# sum of two independent exponential distributions?

The sum of two independent exponential distributions \begin{aligned}{Z=\omega_{1}X_{1}+\omega_{2}X_{2}}\end{aligned} is as follows. \begin{aligned}f_{Z}(z)=&\int _{0}^{z}\omega_{1}\omega_{2}f_{X_{1}}(x_{1})f_{X_{2}}(z-x_{1})\,dx_{1}\\=\omega_{1}\omega_{2}&\lambda _{1}\lambda _{2}\exp[-\lambda _{2}z]\int _{0}^{z}\exp[(\lambda _{2}-\lambda _{1})x_{1}]\,dx_{1}\\=&{\frac {\omega_{1}\omega_{2}\lambda _{1}\lambda _{2}}{\lambda _{2}-\lambda _{1}}}\left(\exp[-\lambda _{1}z]-\exp[-\lambda _{2}z]\right)\end{aligned}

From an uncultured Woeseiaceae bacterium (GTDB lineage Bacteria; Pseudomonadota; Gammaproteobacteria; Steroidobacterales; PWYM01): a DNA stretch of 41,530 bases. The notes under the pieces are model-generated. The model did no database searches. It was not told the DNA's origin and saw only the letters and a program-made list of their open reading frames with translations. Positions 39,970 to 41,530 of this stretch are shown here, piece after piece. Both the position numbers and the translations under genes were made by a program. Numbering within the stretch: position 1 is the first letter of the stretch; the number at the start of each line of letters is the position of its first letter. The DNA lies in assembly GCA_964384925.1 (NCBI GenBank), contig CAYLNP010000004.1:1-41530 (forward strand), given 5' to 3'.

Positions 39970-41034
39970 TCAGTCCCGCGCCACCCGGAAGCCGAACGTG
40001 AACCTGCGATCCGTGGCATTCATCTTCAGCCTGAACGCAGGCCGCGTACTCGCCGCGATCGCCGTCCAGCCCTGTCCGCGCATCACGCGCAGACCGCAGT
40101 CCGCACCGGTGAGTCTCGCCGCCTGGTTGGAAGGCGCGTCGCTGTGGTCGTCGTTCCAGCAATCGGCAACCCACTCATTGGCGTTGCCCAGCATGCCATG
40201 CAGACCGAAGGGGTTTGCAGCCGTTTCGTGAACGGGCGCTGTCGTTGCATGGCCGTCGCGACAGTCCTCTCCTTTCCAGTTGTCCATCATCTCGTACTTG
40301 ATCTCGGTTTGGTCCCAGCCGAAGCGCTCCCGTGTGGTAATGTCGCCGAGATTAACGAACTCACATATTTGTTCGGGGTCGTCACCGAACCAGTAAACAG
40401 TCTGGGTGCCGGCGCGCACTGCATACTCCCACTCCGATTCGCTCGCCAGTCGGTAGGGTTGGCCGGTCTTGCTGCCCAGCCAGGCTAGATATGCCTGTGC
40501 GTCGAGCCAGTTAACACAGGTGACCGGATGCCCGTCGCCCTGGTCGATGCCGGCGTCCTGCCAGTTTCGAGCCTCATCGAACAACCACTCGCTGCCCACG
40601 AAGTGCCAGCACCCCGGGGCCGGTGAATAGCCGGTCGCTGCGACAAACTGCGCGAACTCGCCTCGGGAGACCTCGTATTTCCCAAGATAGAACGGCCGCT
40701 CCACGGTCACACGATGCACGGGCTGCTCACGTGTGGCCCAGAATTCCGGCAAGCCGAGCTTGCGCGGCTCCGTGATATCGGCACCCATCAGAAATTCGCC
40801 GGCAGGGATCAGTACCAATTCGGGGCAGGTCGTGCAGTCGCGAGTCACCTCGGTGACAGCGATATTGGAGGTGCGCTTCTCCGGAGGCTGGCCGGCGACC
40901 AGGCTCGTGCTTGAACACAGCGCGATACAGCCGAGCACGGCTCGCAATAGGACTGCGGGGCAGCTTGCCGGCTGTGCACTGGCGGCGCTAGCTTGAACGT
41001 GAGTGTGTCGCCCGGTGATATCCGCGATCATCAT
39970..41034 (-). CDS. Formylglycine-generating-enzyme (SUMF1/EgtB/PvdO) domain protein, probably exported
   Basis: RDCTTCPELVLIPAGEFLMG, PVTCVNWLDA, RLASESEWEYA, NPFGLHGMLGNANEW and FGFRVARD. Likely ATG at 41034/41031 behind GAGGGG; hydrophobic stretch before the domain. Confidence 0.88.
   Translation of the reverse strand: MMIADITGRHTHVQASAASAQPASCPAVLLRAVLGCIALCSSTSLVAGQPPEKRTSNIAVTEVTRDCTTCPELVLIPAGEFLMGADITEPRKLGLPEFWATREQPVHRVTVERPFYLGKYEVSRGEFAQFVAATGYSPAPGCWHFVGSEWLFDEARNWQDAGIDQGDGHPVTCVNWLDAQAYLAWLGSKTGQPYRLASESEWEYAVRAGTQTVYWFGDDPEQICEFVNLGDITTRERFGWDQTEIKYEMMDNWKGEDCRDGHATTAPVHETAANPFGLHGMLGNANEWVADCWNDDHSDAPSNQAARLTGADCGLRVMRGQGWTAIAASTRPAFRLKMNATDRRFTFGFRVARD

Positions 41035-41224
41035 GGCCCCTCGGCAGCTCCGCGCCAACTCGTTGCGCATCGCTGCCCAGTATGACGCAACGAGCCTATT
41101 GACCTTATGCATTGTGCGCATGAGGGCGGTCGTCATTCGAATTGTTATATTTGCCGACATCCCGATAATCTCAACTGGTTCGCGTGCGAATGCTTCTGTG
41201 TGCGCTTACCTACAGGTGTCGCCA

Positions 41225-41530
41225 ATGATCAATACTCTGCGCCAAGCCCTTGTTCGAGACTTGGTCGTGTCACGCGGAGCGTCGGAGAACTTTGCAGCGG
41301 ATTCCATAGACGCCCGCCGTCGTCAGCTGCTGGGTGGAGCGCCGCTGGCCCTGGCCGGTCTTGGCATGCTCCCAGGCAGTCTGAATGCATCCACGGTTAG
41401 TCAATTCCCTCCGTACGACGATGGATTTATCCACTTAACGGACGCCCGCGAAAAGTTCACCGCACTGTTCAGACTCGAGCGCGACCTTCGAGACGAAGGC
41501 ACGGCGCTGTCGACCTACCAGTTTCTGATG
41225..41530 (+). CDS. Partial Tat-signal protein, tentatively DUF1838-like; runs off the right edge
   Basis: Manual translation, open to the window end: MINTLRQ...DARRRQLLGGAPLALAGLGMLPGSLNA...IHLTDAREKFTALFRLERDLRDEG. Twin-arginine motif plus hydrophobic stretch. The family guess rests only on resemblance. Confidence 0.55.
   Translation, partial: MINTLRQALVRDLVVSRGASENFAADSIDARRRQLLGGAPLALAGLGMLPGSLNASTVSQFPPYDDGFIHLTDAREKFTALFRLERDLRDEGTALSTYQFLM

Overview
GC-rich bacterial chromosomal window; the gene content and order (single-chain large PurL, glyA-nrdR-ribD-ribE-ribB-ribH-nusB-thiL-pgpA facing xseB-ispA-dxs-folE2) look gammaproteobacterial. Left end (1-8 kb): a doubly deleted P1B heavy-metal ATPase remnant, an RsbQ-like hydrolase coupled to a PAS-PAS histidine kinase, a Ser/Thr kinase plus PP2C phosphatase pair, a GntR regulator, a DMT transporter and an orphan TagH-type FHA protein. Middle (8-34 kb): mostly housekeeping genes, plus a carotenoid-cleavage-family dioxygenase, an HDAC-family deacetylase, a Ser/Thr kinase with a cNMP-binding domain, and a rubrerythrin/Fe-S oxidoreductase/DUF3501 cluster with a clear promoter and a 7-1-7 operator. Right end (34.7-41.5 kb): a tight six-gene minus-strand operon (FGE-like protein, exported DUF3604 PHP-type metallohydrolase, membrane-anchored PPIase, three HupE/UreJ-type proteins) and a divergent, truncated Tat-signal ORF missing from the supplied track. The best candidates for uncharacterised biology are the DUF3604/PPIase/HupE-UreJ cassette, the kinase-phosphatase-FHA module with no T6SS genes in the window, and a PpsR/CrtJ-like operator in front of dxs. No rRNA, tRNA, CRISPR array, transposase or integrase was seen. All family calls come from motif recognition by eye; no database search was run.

But the following example doesn't follow the above equation. \begin{aligned}\omega_1=exp(-0.114989504)\end{aligned} \begin{aligned}\omega_2=exp(-7.5448246293224)\end{aligned} \begin{aligned}\lambda_1=1/(4.3258*10^{-08})\end{aligned} \begin{aligned}\lambda_1=1/(1.8737*10^{-03})\end{aligned}

The result is compared with conv(fX1,fX2)*(x_interval) in Matlab.

Can you tell me what the problem is?

• The convolution in Matlab is a summation, not an integral. My guess is that you reached limits of numerical integration. – P. Quinton Mar 23 at 12:47
• I reduced the x_interval for the convolution. And I solve that problem. Thank you so much. – kwonhj Mar 23 at 12:55
• It's not really about the interval, it's more about the fact that sometimes $\sum_n f(n\Delta) \Delta$ may not converge to $\int f(x) dx$ when $\Delta$ goes to $0$ – P. Quinton Mar 23 at 12:58